a1 University of Sussex
This article uses a case-study of agriculture to explore the range of anxieties and contradictions surrounding women's work in the interwar period. National statistics are shown to be inconsistent and questionable, raising questions for historians reliant on official data, but they point to regional variation as the continuous defining feature of female labour force participation. Looking beyond the quantitative data a distinction emerges between traditional work on the land and processes. The article shows that women workers in agriculture provoked vigorous debate among a range of interest groups about the scale, nature, and suitability of this work. These groups, such as the National Federation of Women's Institutes, the Women's Farm and Garden Association, and the National Union of Agricultural Workers represented a range of social classes and outlooks, and had diverse agendas underpinning their interest. Consequently women's agricultural labour is exposed as a site of class and gender conflict, connecting to wider economic and cultural tensions surrounding the place of women in interwar society.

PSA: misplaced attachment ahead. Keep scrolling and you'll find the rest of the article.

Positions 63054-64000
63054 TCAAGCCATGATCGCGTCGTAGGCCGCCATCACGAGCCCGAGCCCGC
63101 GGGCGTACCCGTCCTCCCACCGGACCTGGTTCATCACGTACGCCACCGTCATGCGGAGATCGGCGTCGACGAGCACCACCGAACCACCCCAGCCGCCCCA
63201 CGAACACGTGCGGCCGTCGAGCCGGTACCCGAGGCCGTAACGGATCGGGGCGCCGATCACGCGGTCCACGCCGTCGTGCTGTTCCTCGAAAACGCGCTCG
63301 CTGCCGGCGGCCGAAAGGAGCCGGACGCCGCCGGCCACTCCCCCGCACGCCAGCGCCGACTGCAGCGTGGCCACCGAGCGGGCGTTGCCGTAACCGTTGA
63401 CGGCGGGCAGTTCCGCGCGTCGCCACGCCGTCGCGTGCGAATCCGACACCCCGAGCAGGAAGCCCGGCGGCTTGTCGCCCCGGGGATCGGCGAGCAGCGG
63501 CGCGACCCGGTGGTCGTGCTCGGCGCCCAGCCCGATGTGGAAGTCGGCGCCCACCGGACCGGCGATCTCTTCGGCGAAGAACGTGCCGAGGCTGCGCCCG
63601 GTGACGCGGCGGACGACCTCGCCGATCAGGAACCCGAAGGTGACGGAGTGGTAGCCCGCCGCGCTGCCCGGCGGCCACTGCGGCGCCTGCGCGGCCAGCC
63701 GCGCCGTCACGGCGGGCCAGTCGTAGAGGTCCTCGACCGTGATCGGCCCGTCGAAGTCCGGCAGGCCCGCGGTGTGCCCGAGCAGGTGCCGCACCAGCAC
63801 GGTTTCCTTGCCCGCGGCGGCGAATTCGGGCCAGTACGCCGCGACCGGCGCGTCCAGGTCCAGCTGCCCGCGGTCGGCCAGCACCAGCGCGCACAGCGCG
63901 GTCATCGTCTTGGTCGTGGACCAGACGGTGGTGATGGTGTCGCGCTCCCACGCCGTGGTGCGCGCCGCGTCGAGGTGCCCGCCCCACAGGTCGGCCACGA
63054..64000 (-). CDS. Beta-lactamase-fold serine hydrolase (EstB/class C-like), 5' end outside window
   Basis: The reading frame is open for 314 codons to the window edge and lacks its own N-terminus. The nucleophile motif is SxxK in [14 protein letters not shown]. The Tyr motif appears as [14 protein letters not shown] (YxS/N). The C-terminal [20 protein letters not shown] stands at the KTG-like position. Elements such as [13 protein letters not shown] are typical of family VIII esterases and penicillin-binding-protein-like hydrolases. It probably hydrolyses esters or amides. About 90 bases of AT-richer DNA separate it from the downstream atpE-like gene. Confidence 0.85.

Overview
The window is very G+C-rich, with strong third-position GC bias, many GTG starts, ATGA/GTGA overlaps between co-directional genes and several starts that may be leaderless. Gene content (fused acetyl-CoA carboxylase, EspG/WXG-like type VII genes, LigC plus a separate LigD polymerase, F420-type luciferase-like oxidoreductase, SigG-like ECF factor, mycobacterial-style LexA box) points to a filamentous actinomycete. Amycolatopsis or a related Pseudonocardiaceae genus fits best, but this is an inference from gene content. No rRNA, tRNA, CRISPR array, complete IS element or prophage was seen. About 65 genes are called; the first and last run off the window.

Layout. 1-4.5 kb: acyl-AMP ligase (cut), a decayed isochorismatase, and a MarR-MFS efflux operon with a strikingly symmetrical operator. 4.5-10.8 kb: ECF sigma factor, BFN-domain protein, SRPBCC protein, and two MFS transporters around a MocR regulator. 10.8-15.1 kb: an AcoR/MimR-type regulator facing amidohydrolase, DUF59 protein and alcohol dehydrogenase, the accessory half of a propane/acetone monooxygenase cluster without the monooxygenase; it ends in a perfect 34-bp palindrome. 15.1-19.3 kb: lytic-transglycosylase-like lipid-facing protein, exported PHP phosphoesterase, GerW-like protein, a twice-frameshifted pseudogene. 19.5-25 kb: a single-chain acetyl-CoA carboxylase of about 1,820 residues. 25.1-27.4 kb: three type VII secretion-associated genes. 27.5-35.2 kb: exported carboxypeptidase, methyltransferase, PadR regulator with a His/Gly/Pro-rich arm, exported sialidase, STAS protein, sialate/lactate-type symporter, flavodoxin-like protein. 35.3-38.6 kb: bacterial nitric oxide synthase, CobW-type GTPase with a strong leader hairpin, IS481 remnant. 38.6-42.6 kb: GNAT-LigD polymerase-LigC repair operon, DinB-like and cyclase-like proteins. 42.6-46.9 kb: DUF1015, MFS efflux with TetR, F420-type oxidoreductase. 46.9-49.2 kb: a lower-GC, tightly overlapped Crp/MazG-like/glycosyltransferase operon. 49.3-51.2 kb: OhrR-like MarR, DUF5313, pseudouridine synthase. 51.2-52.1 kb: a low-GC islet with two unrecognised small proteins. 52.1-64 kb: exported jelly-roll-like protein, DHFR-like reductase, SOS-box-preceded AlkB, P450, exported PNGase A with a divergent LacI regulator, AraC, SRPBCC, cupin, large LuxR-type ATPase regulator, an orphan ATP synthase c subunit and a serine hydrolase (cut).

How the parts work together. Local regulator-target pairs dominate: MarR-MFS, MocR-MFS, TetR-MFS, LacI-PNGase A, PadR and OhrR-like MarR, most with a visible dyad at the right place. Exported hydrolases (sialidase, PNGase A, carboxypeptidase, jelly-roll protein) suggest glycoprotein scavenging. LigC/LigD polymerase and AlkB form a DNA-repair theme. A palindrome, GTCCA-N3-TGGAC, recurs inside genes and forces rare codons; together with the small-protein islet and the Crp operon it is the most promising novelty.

* I would like to thank the Museum of English Rural Life (MERL) for the financial assistance provided during the year 2005–6 when I was a Research Fellow, and when much of the initial research for this article was carried out. The staff, as ever, provided invaluable assistance and expertise. A version of this article was delivered at the AHRC-funded Interwar Landscape and Environment seminar network in Sheffield, and at seminars in Huddersfield and Sussex. The audiences there helped formulate the structure of the argument, whilst Hilary Crowe, Alun Howkins, and Anne Meredith provided helpful comment on earlier drafts.